Also, I’m not sure anybody actually knows what “intelligence” is…
While I’m afraid nobody can realistically work on 4 week timescale, there is a simple (and free) way to help you think, learn and remember more effectively. Evidence is mounting, which suggests that both children and adults can improve their cognition simply by increasing their levels of activity.
The idea that exercise improves cognitive performance has been around for a while, but hasn’t really taken hold as much as you’d expect. In general, until recently, studies on the effects of exercise and cognitive performance have focused on adults. This is quite surprising, as certain areas of the brain associated with cognition continue to develop throughout childhood and adolescence. Therefore, the greatest capacity for change happens during this time. In fact, one key area, the pre-frontal cortex, doesn’t reach full (and largely final) function until your early 20s.
One aspect of cognition that has been studied with respect to exercise in both children and adults is “executive control”. Executive control involves:
- Inhibition (the ability to maintain focus and ignore irrelevant stimuli).
- Working (short-term) memory.
- Cognitive “flexibility” (the ability to change perspective and focus of attention).
Levels of executive control correlate better with academic performance than traditional IQ tests. Executive control has been shown to be higher in fitter children, as well as lower in children with higher body fat levels. As children in the Western world become more sedentary and overweight, we are seeing a parallel decrease in cognition and overall academic performance. Because of this, many areas of research are focused toward developing a picture of how activity might change the way we think.
To build on the above information, two studies investigating fitness and cognition in children have been published recently. Both of them suggest that fitter children will learn better and perform better academically.
The first study took children aged 9-10 and investigated how their fitness might affect their ability to first learn, and then remember. “Fitness” was assessed with a treadmill test measuring VO2max, as is done in athletes. The more oxygen your body can use when exercising at full effort, the higher your VO2max, and the fitter you tend to be. Forty-eight children were studied, half of which had above-average fitness for their age group, with the other half below-average. Over subsequent days, the children were asked to learn the names of regions on a fictional map, either by just studying the names, or using a system where they were tested during the learning period (which makes learning easier). They were then assessed by being asked to remember the regions they learned with either free-recall (harder), or with some prompting (easier).
Previous work has suggested that fitter children tend to have better memories, but this particular study found that the main difference between the two groups was that fitter children performed better when the test was at its hardest – remembering the map without any prompting, after learning the regions by studying only. They found that fitness had no effect on performance in the two different types of recall test (with or without prompting), which suggests that:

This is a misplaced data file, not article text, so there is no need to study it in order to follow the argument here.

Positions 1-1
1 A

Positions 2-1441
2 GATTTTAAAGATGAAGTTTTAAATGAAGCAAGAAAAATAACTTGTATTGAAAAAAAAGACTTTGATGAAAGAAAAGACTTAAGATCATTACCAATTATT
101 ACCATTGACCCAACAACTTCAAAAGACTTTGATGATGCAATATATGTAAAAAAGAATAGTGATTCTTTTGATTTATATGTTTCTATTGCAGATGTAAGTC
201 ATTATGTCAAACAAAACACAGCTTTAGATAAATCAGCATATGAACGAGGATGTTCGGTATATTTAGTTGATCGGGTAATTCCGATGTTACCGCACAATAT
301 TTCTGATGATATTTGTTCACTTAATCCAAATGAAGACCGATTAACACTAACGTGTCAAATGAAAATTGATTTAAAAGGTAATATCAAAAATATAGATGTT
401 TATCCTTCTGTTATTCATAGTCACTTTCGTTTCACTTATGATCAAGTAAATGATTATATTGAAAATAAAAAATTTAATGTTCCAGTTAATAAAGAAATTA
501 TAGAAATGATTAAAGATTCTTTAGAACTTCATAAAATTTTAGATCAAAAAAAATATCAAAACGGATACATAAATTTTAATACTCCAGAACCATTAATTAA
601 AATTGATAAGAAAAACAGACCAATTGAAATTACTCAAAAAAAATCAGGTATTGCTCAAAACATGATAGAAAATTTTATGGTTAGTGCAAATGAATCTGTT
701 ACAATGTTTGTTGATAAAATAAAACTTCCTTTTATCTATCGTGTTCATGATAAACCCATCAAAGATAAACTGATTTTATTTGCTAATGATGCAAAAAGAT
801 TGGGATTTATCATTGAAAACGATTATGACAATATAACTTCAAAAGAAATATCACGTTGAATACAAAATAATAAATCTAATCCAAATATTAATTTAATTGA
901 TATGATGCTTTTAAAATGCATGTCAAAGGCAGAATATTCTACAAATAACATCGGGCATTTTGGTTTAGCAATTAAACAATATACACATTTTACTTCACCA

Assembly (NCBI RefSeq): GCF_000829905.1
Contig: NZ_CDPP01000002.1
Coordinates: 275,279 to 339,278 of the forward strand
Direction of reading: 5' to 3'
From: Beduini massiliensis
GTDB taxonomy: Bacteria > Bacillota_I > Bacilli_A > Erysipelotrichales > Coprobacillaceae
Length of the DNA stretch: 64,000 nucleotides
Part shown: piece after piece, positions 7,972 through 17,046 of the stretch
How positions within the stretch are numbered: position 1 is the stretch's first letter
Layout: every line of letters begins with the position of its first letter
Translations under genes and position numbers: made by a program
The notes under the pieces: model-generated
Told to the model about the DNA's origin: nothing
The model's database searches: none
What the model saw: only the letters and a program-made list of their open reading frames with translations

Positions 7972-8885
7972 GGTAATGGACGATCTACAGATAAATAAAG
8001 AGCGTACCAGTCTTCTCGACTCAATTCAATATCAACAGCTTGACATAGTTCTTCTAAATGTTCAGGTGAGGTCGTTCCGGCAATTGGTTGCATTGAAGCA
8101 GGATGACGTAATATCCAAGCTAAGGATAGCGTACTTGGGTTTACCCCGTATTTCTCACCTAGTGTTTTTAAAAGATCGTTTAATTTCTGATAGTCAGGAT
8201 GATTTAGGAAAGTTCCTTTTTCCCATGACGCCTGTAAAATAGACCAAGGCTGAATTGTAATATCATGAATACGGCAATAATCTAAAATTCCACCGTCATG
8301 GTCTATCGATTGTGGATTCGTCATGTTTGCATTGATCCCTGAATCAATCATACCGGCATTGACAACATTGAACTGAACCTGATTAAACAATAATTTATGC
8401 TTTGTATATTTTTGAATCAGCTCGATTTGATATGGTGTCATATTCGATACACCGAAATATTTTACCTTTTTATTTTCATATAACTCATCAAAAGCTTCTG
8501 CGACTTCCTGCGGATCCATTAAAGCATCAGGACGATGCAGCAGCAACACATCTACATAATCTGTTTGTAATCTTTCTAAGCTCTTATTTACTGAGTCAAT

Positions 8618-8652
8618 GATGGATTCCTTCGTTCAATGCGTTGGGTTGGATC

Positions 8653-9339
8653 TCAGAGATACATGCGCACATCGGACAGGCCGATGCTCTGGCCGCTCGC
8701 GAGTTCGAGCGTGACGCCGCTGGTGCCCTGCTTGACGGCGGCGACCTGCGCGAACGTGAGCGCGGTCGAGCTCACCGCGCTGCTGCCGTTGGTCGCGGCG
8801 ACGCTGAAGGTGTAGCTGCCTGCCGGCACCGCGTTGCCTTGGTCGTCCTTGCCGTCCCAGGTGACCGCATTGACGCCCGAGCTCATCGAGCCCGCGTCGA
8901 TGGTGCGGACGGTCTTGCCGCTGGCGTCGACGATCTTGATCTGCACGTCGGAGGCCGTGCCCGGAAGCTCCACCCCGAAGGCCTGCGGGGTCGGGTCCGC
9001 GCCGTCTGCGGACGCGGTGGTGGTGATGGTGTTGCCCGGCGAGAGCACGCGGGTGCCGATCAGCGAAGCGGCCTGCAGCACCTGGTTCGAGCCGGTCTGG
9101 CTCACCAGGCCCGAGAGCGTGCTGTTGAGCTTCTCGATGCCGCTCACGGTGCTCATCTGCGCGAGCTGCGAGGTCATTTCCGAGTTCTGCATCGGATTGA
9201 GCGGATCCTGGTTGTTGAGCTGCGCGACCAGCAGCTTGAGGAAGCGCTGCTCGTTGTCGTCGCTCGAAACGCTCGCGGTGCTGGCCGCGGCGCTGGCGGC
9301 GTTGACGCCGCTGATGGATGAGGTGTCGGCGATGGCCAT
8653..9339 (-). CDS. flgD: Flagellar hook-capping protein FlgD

Fitter children learn (process and store) information better than unfit children, particularly in more challenging situations.
Unsurprisingly, all of the eight studies included in the analysis showed that physical activity was beneficial. Overall, they found that:
- There was even an increase in academic achievement when physical activity was increased at school by reassigning up to 25% of curriculum time away from the classroom!
- Fitter children showed better ability to control their attention and focus.
- Physical activity reduced depression and increased self-esteem.
The ways in which studies increased physical activity did differ greatly, including randomising children to receive 150% extra physical activity at school, with sports such as gymnastics and swimming. Another study changed regular physical education (“PE”) classes to a more structured programme of basketball, volleyball and jogging, for a total of 90 minutes per week.
The authors of the study then discussed in their conclusion that more rigorous studies are essential in order to determine the type of exercise, as well as intensity and duration of that exercise, which will provide the best benefit in the cognitive performance in children.
While further studies will no doubt take place, I would argue that it doesn’t matter!
In this meta-analysis, as little as 45 minutes of physical activity per week showed some cognitive benefit (not to mention many associated health benefits)! As so many different types of exercise “intervention” have been shown to work, there is only one essential take-home fact:
Getting children to move more, in any way, will make them think better and be happier!
Teaching old rats new tricks
OK, so you’re not in your teens anymore.... Does that mean you’ve peaked, and are destined to slowly, inexorably, lose your marbles over the coming years?